The 3rd Infantry Regiment is made up of two battalions (1st and 4th Battalion – you have to love those Army numbers), which divide up the myriad responsibilities that come with being a part of The Old Guard. The 1st Battalion is dedicated to the funeral services at Arlington National Cemetery, which includes the “dignified transfer” of remains as they are flown in from the battlefield to Dover Air Force Base, the Caisson Platoon (which includes the last remaining working horses of the Army), and the Presidential Salute Battery (responsible for gun salutes). The 4th Battalion covers the ceremonial missions of The Old Guard. The Tomb of the Unknown Soldier Platoon, the Commander-in-Chief’s Guard, the Honor Guard Company, the Fife and Drum Corps, the Continental Color Guard, and the U.S. Army Drill Team are all a part of 4th Battalion (chapter 3, “‘Honor, Values, and Tradition’,” page 136).

Senator Cotton also tells the harrowing story in “Sacred Duty” of The Old Guard’s involvement on the front lines on September 11th. Due to the proximity of Flight 77’s impact into the Pentagon to Arlington National Cemetery, The Old Guard was some of the first soldiers on the scene of the attack immediately after it occurred.

Back at Fort Myer, the threat of more attacks locked down the base. Aside from soldiers conducting funerals, the regiment secured the base and prepared for the unexpected. Perimeter gates were shut and armed guards were posted at key facilities. It was an all-hands-on-deck operation. Even the Fife and Drum Corps, which usually performs in the 1779 Continental Musician uniform, stored its fifes and drums that day, put on combat fatigues, and drew Kevlar helmets and gas masks to guard the regimental headquarters. Specialist Lauren Panfili, a new flutist, understated matters when she said, “The day that they issue gas masks to the Fife and Drum Corps is not a good sign.” (chapter 2, “America’s First Defenders,” page 48)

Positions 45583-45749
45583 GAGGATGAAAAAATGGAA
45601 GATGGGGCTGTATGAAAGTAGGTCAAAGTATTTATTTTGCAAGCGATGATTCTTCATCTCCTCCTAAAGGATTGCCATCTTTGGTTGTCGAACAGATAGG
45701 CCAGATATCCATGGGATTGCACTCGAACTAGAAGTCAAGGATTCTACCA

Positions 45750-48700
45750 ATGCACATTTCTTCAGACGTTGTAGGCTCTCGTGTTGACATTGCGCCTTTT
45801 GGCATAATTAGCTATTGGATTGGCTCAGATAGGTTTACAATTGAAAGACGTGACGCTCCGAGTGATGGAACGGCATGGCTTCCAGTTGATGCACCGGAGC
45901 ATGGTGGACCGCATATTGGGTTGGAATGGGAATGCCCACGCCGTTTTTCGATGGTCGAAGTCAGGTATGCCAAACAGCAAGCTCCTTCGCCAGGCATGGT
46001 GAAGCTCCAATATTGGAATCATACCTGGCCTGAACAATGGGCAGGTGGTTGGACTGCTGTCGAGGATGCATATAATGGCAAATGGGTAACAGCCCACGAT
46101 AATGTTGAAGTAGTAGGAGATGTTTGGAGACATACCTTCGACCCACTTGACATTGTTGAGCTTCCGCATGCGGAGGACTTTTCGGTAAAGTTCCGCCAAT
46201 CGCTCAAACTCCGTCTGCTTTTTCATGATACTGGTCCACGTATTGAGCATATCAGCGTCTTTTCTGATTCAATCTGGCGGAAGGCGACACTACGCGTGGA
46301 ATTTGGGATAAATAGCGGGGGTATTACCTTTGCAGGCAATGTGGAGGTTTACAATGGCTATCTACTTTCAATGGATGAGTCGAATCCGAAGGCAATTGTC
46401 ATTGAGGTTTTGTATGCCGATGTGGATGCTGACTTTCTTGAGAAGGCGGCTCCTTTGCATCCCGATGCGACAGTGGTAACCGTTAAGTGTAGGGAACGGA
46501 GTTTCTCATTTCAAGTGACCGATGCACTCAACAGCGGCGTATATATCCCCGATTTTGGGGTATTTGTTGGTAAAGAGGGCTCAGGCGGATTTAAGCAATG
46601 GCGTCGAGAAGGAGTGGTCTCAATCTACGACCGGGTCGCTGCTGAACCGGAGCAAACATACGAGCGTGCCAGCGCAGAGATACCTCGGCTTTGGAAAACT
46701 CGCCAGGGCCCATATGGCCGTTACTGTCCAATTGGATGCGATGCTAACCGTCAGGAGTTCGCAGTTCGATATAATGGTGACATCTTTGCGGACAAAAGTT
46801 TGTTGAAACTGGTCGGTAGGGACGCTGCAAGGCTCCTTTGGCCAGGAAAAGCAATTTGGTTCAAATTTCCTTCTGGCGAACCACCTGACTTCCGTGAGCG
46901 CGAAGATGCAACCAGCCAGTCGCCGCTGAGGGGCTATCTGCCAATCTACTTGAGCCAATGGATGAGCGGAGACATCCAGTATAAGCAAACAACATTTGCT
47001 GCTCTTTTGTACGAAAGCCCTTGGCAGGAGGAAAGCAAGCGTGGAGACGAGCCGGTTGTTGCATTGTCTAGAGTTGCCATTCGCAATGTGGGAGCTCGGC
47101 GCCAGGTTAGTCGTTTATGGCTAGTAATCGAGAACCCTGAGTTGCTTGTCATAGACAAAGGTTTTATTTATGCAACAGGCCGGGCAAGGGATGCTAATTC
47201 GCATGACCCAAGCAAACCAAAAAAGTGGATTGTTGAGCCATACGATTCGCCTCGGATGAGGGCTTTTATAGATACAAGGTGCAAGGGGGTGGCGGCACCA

The Old Guard worked at the Pentagon for the next month, involved in securing the crash area, the search-and-recovery work of finding remains, and sorting debris for personal effects – while still maintaining their exacting standards for each funeral at Arlington, and never once leaving the Tomb of the Unknowns alone.

There is a heavy emphasis on the exacting standards that the 3rd Infantry demands of each soldier. Nothing less than perfect is demanded and expected.

We held our nation’s fallen heroes close to our hearts in everything we did. From the care of our uniforms to the precision of our marching to the grooming of our horses, it was our sacred duty to honor the fallen in ways big and small. Our standard was simple: perfection on every level. A funeral in Arlington is a once-in-a-lifetime experience for the family. And for us, service in Arlington National Cemetery was a once-in-a-lifetime privilege.” (chapter 4, “Inside Arlington with The Old Guard,” page 141)